Then: Near the end of his book, Telander proposes a Great Schism, a way to solve college football's ills by cleaving the sport into two separate entitles:

1. The "Age Group Professional Football League," a continuation of big-time football in which teams are partially subsidized by the NFL and use school mascots, colors and facilities. Players are 18-22 years old and paid a reasonable wage. They need not be college students, but will receive one free year of tuition for every year of playing in the league -- redeemable at any time, provided said players can pass university entrance exams and requirements.

2. "College Football," a devolution into something that looks much more like Division III sports, or maybe glorified intramurals. Teams cannot charge admission or make money. Coaching staffs are limited to four people, all coaches must be tenure-eligible university professors, and none can sign endorsement deals. No spring practice. No freshman eligibility. No athletic dorms. No scholarships. Seasons no longer than eight games. Teams remain under regular university control, as opposed to quasi-independent corporations.

Now: Big time football conferences and athletic administrators recently have grumbled about forming their own NCAA division -- but mostly to make their own rules (and keep all of the money they make) without small school interference, and not because they want to pay players or encourage academic honesty.

Change: The sport is moving toward an explicitly bifurcated model, but not quite the one Telander had in mind.


Then: While former Tennessee football star Reggie White predicts that players will eventually go on strike in order to be paid, Telander isn't so sure, writing that "college players are just kids who have been taught to respect adults, and nobody wants to jeopardize a budding career by making himself a martyr."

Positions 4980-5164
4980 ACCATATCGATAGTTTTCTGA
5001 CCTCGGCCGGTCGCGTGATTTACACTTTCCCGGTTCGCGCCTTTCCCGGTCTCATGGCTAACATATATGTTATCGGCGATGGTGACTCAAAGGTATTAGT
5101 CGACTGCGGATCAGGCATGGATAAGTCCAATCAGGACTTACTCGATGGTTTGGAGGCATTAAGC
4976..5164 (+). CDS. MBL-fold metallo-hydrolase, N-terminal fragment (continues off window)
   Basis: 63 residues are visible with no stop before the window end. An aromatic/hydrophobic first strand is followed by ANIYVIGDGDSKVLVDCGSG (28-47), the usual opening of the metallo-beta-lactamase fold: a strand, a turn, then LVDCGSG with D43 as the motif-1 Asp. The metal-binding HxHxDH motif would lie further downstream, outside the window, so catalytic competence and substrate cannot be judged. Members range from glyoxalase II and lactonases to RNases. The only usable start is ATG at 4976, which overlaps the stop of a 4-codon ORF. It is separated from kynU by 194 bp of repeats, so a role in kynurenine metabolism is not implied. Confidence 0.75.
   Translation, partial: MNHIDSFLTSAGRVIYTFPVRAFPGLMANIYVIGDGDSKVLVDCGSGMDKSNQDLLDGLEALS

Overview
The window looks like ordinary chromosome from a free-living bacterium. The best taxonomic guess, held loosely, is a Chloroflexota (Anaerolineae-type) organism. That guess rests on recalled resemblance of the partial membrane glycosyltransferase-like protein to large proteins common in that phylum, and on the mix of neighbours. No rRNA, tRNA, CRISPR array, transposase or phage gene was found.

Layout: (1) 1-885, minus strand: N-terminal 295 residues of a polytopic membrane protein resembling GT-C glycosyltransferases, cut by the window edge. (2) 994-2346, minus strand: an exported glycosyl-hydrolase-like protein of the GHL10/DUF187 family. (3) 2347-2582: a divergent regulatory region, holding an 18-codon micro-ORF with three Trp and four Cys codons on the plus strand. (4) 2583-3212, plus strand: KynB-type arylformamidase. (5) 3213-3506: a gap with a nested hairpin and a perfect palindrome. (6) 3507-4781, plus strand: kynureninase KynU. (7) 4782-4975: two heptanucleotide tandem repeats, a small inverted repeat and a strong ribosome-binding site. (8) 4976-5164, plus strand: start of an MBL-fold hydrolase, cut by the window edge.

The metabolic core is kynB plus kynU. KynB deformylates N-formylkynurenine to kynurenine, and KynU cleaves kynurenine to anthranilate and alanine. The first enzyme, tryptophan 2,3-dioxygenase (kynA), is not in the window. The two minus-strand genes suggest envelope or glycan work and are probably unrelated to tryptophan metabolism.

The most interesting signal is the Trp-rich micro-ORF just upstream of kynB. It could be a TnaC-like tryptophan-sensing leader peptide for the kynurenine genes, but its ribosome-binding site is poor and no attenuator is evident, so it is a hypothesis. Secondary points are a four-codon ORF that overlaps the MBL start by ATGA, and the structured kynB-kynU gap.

Now: No strikes so far, despite the agitating of yours truly. However, a group of college football players dubbing themselves "All Players United" did stage a small-scale, highly-visible, first-of-its-kind on-field protest this season, perhaps foreshadowing something bigger.

Change: Glacially slow. But not frozen.


Then: Telander quotes Trope, who says that college athletes ought to be able to sign with agents and financial advisors while still in school because the assumption that schools are looking out for their best interests is "a false theory." How so? Schools don't provide worker's compensation insurance, nor any kind of insurance against a loss of future earnings due to injury.

Now: College football players with obvious NFL potential can sometimes obtain future earnings injury insurance. But as for athletes who are injured in school? Forget about worker's comp, or any kind of health insurance at all.

Change: Minimal. The NCAA and its member schools originally created the term "student-athlete" specifically to avoid paying costly college football worker's comp claims. Why would they suddenly have a change of heart?

Safety Debate

Then: Football is a violent, dangerous, brutal game. Participants are maimed, paralyzed and occasionally killed. Should colleges -- which exist to nurture and protect young people -- be sanctioning and sponsoring that kind of student activity? Telander notes that in order to frame (and essentially win) any debate, college coaches and administrators rely on the same rhetorical strategy: "Just tell everyone that football builds better men, and right away you've silenced all but your most effete critics."

Now: In an ABC News report on football-induced brain damage -- including the neurodegenerative disease chronic traumatic encephalopathy -- Georgia coach Mark Richt said that "I think we're quite frankly getting fairly soft in this country. I think our kids are soft. I don't think they're very tough." CTE? Man up, wussies!

Change: About the same. Football still considered an incubator of hardy manliness; by contrast, repeat car crashes are simply an incubator of higher insurance premiums. Go figure.